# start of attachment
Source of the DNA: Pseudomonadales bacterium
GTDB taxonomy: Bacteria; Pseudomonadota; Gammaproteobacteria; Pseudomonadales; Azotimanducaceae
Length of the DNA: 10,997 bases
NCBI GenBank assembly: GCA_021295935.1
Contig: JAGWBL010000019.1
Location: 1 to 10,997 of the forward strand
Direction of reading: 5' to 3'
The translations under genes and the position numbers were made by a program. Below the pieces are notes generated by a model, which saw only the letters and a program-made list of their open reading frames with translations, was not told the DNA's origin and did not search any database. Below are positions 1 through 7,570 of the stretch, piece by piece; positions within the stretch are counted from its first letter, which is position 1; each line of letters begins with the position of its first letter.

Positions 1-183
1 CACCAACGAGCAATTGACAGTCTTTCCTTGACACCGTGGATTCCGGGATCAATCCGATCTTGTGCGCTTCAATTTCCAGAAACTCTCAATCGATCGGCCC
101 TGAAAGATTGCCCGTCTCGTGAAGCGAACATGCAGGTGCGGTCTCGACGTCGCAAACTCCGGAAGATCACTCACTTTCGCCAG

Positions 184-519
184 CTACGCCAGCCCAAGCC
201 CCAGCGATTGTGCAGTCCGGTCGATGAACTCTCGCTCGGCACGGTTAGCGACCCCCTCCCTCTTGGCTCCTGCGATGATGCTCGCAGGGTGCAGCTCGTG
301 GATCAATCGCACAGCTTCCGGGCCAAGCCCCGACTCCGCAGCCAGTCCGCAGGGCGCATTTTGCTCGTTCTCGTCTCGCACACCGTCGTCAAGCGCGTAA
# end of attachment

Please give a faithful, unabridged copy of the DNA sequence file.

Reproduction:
Source of the DNA: Pseudomonadales bacterium
GTDB taxonomy: Bacteria; Pseudomonadota; Gammaproteobacteria; Pseudomonadales; Azotimanducaceae
Length of the DNA: 10,997 bases
NCBI GenBank assembly: GCA_021295935.1
Contig: JAGWBL010000019.1
Location: 1 to 10,997 of the forward strand
Direction of reading: 5' to 3'
The translations under genes and the position numbers were made by a program. Below the pieces are notes generated by a model, which saw only the letters and a program-made list of their open reading frames with translations, was not told the DNA's origin and did not search any database. Below are positions 1 through 7,570 of the stretch, piece by piece; positions within the stretch are counted from its first letter, which is position 1; each line of letters begins with the position of its first letter.

Positions 1-183
1 CACCAACGAGCAATTGACAGTCTTTCCTTGACACCGTGGATTCCGGGATCAATCCGATCTTGTGCGCTTCAATTTCCAGAAACTCTCAATCGATCGGCCC
101 TGAAAGATTGCCCGTCTCGTGAAGCGAACATGCAGGTGCGGTCTCGACGTCGCAAACTCCGGAAGATCACTCACTTTCGCCAG

Positions 184-519
184 CTACGCCAGCCCAAGCC
201 CCAGCGATTGTGCAGTCCGGTCGATGAACTCTCGCTCGGCACGGTTAGCGACCCCCTCCCTCTTGGCTCCTGCGATGATGCTCGCAGGGTGCAGCTCGTG
301 GATCAATCGCACAGCTTCCGGGCCAAGCCCCGACTCCGCAGCCAGTCCGCAGGGCGCATTTTGCTCGTTCTCGTCTCGCACACCGTCGTCAAGCGCGTAA